Philips Scree­neo 2.0

FOR Smooth, sta­ble pic­ture; aptx Blue­tooth; clear sound AGAINST Con­trast could be bet­ter; some fea­tures ab­sent

What Hi-Fi (UK) - - Contents -

Take one look at the Philips Scree­neo 2.0 and you may feel the urge to feed it your un­wanted bills. With the ap­pear­ance of a pa­per shred­der, it hardly re­sem­bles the typ­i­cal home cin­ema pro­jec­tor.

How­ever, it does look sim­i­lar to the orig­i­nal Philips Scree­neo we awarded four stars last year – just a lit­tle wider and shorter. Like its pre­de­ces­sor, the Scree­neo 2.0 is an ul­tra show-throw 3D DLP pro­jec­tor, de­signed to sit close to a wall or screen, and com­pact and por­ta­ble enough to carry around. Watch the Olympics on a 120in screen with­out the fuss of set­ting up a ded­i­cated pro­jec­tor? The Philips Scree­neo 2.0 is worth con­sid­er­a­tion.

Stream­ing du­ties

Apart from a big­ger im­age than the max­i­mum 100in of the orig­i­nal Scree­neo, the 2.0 is also Full HD (1920 x 1080) in­stead of 1280 x 800 res­o­lu­tion. That means na­tive play­back of HD chan­nels, Blu-rays and PS4 games, no down­scal­ing nec­es­sary.

Con­trast ra­tio is also up from 100,000:1 to 200,000:1, but the Philips is not quite the gift that keeps on giv­ing. It’s less mul­ti­me­dia-fo­cused than the older Scree­neo, leav­ing TV tuner and net­work stream­ing du­ties to your Blu-ray player or games con­sole, and set­tling for just aptx Blue­tooth func­tion­al­ity. There’s still clearly a place for both, so it makes sense that the Scree­neo 2.0 is an ad­di­tion to Philips' line-up rather than a re­place­ment.

Dif­fer­ing pri­or­i­ties cause some dis­crep­an­cies with con­nec­tiv­ity – there’s no SD card on the Scree­neo 2.0, for ex­am­ple – but the main ones are here: three HDMI and sin­gle USB, VGA, com­pos­ite and ana­logue au­dio in­puts. Not for­get­ting op­ti­cal and head­phone out­puts.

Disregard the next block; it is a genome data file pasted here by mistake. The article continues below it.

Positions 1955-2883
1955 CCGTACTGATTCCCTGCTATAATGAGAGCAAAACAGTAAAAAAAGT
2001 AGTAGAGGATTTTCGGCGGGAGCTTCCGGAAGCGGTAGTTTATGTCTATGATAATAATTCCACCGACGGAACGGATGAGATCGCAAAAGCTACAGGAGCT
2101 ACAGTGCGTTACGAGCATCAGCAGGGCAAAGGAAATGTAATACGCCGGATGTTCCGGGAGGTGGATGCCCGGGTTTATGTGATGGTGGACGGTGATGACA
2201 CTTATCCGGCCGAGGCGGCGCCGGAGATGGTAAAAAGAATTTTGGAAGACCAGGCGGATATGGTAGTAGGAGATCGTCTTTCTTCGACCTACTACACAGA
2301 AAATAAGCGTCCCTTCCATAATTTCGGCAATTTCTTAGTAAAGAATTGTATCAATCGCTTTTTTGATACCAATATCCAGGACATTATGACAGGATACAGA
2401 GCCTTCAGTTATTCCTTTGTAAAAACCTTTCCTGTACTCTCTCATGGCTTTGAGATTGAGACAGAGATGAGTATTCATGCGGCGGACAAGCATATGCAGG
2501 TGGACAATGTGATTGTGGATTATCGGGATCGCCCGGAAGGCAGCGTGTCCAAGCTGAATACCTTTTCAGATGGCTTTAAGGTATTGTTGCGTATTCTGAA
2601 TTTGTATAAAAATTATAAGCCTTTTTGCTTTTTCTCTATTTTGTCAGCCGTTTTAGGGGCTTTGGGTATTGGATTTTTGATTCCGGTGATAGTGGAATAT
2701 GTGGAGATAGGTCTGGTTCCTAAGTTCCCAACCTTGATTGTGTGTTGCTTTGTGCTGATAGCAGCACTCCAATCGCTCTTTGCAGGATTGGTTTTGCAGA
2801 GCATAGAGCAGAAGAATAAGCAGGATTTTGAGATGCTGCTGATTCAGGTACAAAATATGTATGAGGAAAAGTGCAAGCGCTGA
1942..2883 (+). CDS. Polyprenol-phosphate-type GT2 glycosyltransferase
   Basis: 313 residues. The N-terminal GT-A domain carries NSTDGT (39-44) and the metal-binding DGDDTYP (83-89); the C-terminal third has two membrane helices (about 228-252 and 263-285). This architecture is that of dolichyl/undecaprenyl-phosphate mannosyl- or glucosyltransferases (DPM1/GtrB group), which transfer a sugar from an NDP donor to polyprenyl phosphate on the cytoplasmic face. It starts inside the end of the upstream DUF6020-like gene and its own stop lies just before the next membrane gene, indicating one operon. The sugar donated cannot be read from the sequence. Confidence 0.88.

With a 0.21:1 throw ra­tio, the Scree­neo 2.0 is ca­pable of pro­ject­ing a 120in im­age from a dis­tance of 42cm, or a 50in one from 10cm – front, rear or ceil­ing-fac­ing. You’ll get the best re­sults beam­ing to a ded­i­cated screen, but any patch of plain wall will do. You don’t need to paint your liv­ing room wall ei­ther, as a wall colour cor­rec­tion set­ting can change the bal­ance ac­cord­ingly for white, beige, grey or green. Key­stone ad­just­ment can also be found in the menus and op­er­ated by the re­mote, while fo­cus is elec­tri­cally ad­justed on the unit it­self.

Won­der­ing where the lens is? The most jar­ring way to find out is to turn on the unit, peer over it and get an eye­ful, as it beams up through a win­dow on the top panel. You have been warned! The Scree­neo reaches 2000 lu­mens, mean­ing you get a pic­ture that is rea­son­ably bright. That’s not to say bright­ness lev­els should be whacked up au­to­mat­i­cally – there’s a bal­ance to be struck with con­trast and, es­pe­cially, black lev­els. Achiev­ing that takes a bit of pic­ture tweak­ing in the menus, even after you’ve run the THX Op­ti­mizer disc through it.

The Flow Mo­tion pro­cess­ing comes in handy to iron out the out-of-the-box jud­der dur­ing cam­era pans. We play Guardians Of

The Galaxy on Blu-ray and, when it kicks off in the prison, the Flow Mo­tion helps with the slight in­sta­bil­ity that taints the ac­tion scene. Colours are strong but not sat­u­rated – Yondu’s blue face and Gamora’s green skin are de­liv­ered on a rich, pleas­ing pal­ette. You shouldn’t ex­pect the same crisp­ness, sub­tlety or de­tail lev­els of a good ded­i­cated home cin­ema pro­jec­tor at this price, but it is easy on the eyes and gen­er­ally a com­fort­able, com­pelling watch. DVD per­for­mance is good too, the drop in res­o­lu­tion not ob­vi­ous at first glance, and noise is kept to a min­i­mum.

Sar­cas­tic quips

Sound, typ­i­cally, isn’t much of an area for ex­per­tise with pro­jec­tors. But this isn’t just any old pro­jec­tor. De­ter­mined not to rely on an ex­ter­nal sound sys­tem, the Philips has 2.1-chan­nel set-up.

Pow­ered by 26W of am­pli­fi­ca­tion, it sounds sur­pris­ingly ca­pable, de­liv­er­ing the film sound­track’s retro pop tunes with gusto and clar­ity. They not only go loud enough for di­a­logue to be heard from across a room, but also have the in­sight to com­mu­ni­cate Rocket’s sar­cas­tic quips and Groot’s deep gruff­ness too. De­spite the small pro­por­tions, bass isn’t bad ei­ther.

It’s a bal­anced and en­ter­tain­ing sonic pre­sen­ta­tion, mak­ing its Blue­tooth au­dio func­tion­al­ity more than worth­while. Cd-qual­ity streams from a smart­phone come through clearly, with good de­tail.

Philips has plucked the neat con­cept of a por­ta­ble all-in-one pro­jec­tor out of nowhere and ex­e­cuted it bril­liantly. The Scree­neo 2.0 may not be ideal for home cin­ema purists, but as a con­ve­nient pro­jec­tor it’s a success.

It may look like a pa­per shred­der, but the Scree­neo is a neat home cin­ema pro­jec­tor

The main in­puts are here, in­clud­ing three HDMIS – there are op­ti­cal and head­phone out­puts too

VER­DICT Philips has plucked the idea of an on-the-fly pro­jec­tor out of the air, but this prac­ti­cal, de­cent ma­chine works

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